Adopted and Fostered children are more susceptible to online grooming.  A lot of online grooming through video chat sites is carried out by people in foreign countries. They seek to achieve sexual contact via webcams and video links. As these people can be based abroad there is almost nothing the British Police can do, but report it to the Police Authority in the relevant country.

Cyber-bullying affects approximately 1/3rd of children currently.  Cyber-bullying is 24/7 and often anonymous, so the target does not even know who is doing it. We need to help our children understand that they are being picked on not because of the way they are, but because of the Bully’s problems. In ourHappy Kids Don’t Bully programme  we explore why people bully. The answer is always the same. It’s a coping behaviour displayed by people who need  the power and control which is missing from their lives. This applies to adults as well as children.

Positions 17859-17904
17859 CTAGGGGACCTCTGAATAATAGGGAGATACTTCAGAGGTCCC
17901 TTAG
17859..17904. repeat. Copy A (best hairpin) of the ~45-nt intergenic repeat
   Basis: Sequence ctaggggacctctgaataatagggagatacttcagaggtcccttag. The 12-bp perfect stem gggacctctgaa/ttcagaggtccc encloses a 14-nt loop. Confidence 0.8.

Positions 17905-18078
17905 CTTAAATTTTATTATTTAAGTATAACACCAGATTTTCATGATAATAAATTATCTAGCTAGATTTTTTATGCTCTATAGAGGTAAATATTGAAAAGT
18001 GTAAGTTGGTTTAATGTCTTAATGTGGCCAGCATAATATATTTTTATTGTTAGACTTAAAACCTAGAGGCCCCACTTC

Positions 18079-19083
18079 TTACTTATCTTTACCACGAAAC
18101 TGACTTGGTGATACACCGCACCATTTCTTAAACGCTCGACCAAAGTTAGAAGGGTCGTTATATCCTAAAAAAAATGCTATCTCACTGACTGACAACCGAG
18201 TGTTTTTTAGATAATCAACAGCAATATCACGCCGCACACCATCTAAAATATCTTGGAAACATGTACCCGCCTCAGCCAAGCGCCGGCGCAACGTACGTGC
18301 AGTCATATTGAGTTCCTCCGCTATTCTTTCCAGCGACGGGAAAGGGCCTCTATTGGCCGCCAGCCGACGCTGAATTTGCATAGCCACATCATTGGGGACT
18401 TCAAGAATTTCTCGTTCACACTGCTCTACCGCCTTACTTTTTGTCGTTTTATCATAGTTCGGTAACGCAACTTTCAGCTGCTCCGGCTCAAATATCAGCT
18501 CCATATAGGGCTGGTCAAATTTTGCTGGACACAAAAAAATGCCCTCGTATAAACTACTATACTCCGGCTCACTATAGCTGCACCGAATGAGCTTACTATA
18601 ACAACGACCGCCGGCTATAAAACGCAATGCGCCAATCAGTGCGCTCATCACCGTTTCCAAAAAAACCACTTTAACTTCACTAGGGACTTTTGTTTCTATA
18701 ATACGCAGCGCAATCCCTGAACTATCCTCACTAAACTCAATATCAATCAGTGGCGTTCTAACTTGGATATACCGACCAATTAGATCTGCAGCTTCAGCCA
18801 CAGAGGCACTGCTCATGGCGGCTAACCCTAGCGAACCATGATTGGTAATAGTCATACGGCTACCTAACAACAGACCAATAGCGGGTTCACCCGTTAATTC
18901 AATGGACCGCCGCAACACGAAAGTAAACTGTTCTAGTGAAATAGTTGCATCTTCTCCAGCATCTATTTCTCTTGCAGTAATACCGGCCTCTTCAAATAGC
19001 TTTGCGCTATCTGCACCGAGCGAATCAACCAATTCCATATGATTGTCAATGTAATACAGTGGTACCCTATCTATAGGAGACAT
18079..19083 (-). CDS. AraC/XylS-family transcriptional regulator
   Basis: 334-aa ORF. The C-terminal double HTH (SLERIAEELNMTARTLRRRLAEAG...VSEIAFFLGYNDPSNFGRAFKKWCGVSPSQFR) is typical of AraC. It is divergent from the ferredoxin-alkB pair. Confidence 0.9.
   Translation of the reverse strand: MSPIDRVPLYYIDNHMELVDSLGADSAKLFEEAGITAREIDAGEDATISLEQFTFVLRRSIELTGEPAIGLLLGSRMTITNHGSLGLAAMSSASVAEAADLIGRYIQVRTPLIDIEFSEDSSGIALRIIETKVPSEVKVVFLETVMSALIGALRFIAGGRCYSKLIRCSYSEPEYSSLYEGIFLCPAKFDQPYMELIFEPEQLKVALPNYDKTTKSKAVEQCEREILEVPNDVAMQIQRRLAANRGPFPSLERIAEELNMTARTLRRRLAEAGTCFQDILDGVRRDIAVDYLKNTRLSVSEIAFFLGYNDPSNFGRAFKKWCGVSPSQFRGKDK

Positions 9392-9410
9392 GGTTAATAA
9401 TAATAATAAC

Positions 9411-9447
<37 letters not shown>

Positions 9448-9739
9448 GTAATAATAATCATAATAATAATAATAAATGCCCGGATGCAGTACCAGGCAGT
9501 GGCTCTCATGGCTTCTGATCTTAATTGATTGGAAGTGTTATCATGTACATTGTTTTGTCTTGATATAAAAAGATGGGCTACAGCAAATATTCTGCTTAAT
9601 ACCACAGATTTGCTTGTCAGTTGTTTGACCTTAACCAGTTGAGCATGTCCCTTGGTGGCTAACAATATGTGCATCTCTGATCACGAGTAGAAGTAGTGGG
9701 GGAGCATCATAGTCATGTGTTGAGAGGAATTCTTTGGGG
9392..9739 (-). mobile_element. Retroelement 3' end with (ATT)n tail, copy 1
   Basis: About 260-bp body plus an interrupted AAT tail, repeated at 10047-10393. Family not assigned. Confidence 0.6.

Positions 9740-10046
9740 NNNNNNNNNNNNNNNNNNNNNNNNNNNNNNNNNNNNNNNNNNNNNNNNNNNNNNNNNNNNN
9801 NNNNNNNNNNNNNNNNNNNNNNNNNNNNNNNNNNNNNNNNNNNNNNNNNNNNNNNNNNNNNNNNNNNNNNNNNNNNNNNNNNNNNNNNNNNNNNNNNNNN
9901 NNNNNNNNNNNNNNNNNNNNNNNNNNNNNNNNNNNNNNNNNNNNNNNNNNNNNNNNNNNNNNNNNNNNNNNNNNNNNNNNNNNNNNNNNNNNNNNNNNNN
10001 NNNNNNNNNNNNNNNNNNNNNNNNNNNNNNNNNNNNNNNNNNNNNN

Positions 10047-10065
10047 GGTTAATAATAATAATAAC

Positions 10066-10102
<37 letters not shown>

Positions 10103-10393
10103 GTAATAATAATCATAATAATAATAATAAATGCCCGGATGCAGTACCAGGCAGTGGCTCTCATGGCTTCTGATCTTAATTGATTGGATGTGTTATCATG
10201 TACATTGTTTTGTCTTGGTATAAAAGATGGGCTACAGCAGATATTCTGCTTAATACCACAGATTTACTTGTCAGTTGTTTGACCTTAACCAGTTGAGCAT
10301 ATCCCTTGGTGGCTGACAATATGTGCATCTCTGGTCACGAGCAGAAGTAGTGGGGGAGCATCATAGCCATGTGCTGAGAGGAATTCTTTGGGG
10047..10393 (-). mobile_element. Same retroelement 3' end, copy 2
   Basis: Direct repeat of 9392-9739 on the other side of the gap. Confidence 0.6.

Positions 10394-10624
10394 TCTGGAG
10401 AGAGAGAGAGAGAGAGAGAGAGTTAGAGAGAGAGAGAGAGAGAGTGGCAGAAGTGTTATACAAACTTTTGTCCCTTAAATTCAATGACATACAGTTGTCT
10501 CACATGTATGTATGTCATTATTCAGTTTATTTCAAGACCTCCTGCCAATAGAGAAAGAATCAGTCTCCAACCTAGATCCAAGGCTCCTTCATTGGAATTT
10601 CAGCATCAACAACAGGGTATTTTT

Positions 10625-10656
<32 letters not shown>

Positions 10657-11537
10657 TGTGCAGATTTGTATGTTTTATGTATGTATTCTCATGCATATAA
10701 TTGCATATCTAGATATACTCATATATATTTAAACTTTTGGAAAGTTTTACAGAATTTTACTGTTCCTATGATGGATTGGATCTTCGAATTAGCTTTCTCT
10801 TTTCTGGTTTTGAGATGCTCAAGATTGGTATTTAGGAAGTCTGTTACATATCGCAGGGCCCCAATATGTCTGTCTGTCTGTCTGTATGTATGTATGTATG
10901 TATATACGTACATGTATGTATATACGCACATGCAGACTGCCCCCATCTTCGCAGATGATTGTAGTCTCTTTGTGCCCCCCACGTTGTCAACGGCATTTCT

Sexting is a rapidly growing trend amongst all children. The explanation for this is , in part due to  accessibility of online porn and that perception of what is ‘sexy’ and ‘cool’;  combined with examples set by celebrities like Rihanna who commented that “if you don’t send your boyfriend naked pictures, then I feel bad for him”. Statistics vary, but many state that a third of young people had either sent or received naked pictures via text or email. Many feel pressured into doing so. Children in care who may have been exposed to the sex industry in their former lives, can be more susceptible to this type of behaviour as they can see it as ok. Interestingly enough these same children are often horrified at the thought of their siblings being involved!